I found your blog through Google when I was trying to find out why I was charged fee while buying ETF at Questrade (I saw it at the order screen). Once I read this article I went to my account right away and changed quanity multiple to 100 (the price was lower already). TA-DA! Fee became ZERO! You saved me around 10 bucks (I’m in process of transferring funds from TD and setting up my portfolio at Questrade). Interesting enough I would be charged ECN fee for WHOLE amount of units!

    Now I know ECN little dirty secret thanks to you! Thank you very much for your blog and info you are sharing!!!! Nobody else told me that 🙁

    Also congratulations for making it to the MoneySense magazine! 🙂 All the best to you and your family! Please keep this great work!

    With best regards

  4. Good points Tawcan,

    I use Questrade for all my ETFs and small stock purchases because of their ultra low commission fees. I don’t bother about ECN as it is very low compare with commissions charge by other brokerages.


  5. Thanks for the review.
    I have been considering doing a review of the two brokers I’ve used (RBC DI & Questrade) to compare the two.

    And I’m glad you mentioned the ECN fee’s because I was unaware of those when I switched to Questrade at first. I had to learn the hard way. I had been placing trades on HOU/HOD and was getting charged as high as nearly $28 on the buy/sell with the ECN. But if you trade USD ETF’s then you avoid that cost. I began trading UWTI/DWTI instead and never paid more than $10.00 for the buy and sell. When trading higher volume ETF’s like these, they fluctuate so much that you still get dinged with ECN fees. But the method you mentioned to avoid them would be perfect for less volatile equities.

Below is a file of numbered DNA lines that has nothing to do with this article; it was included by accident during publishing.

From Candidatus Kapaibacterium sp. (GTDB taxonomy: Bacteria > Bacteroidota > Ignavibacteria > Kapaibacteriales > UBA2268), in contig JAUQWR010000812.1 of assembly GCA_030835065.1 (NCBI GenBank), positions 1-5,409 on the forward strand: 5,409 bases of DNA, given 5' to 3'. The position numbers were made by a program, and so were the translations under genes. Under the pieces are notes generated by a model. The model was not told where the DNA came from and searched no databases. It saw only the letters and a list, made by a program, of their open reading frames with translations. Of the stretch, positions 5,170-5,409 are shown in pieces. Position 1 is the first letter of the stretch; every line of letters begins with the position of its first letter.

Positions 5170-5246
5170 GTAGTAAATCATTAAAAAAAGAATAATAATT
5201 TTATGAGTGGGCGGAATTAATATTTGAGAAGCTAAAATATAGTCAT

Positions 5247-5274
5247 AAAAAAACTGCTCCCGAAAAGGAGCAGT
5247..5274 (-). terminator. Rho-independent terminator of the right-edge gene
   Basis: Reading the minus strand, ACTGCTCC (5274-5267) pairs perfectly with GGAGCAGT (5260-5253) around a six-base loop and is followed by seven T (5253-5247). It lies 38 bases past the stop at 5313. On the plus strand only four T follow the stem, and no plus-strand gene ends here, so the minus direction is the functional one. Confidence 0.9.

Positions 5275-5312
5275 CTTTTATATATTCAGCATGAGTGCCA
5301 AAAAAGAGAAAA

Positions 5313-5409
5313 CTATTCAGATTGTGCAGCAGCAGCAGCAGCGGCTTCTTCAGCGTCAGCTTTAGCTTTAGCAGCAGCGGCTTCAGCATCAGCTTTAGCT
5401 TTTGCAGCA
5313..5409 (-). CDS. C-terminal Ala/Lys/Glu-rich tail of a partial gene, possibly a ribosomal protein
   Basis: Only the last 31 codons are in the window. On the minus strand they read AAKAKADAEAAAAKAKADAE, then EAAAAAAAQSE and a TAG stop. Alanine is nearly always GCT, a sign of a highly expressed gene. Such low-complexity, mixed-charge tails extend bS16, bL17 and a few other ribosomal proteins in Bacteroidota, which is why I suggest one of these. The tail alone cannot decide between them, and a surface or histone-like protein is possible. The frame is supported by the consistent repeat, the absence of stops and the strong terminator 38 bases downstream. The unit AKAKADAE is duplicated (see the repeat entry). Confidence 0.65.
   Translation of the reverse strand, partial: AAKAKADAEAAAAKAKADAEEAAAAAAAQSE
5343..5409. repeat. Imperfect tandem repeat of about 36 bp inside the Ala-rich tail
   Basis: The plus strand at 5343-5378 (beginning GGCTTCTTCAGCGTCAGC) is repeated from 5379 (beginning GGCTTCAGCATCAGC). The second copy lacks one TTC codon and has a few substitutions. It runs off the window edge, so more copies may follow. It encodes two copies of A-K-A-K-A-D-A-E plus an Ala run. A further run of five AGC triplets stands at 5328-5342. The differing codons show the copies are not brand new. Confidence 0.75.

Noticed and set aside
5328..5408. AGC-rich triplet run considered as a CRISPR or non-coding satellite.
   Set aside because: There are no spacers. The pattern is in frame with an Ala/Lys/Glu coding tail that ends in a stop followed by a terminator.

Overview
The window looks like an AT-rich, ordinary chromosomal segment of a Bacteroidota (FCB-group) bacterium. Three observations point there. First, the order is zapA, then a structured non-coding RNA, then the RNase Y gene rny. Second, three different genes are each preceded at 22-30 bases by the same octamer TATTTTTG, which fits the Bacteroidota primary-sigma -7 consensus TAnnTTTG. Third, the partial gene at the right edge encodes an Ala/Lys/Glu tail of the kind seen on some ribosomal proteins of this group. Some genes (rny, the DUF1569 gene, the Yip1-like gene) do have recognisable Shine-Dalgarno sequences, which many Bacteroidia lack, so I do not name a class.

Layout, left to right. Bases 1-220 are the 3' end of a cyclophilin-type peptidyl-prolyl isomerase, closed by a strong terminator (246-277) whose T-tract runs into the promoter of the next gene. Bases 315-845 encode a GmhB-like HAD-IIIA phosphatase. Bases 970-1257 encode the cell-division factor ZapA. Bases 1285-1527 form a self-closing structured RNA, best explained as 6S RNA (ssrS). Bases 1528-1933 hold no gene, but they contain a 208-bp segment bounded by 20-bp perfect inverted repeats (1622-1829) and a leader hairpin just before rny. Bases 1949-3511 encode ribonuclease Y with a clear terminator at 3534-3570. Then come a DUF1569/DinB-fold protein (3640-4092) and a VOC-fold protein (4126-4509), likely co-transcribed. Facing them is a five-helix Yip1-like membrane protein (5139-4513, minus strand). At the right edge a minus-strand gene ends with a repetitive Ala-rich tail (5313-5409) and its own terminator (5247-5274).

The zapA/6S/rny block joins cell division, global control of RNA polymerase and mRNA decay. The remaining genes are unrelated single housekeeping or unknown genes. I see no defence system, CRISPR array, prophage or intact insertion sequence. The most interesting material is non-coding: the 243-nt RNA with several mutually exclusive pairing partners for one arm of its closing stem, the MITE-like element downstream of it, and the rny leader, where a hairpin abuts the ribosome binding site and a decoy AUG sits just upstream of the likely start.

RBC DI is ok for long term investing, but it’s still overpriced. I’m much happier with he platform available on Questrade too.

    I’ve never looked into National Bank, but like you, I think Questrade fits my current investing habits best. Thanks again!

  6. Not sure if this only applies to US investors, but I use Charles Schwab and they don’t charge any commissions to buy or sell ETFs. I did notice when I recently sold some there was a very small fee and I think it was probably what is described as the ECN above.

  7. I’ve used Etrade/Scotia I trade, TD waterhouse RBC discount and now Quest Trade.

    I switched to RBC due to not having to wash my money like I had to at Itrade. Now all major brokerages let you trade in US dollars without paying the currency fees like they used to (was about 1% per exchange which adds up)

    I find Quest Trade to be the Best platform at the moment for the reasons you list. But saying that I’m also in the process of opening an Interactive Brokerage account to try trading small amounts of covered calls.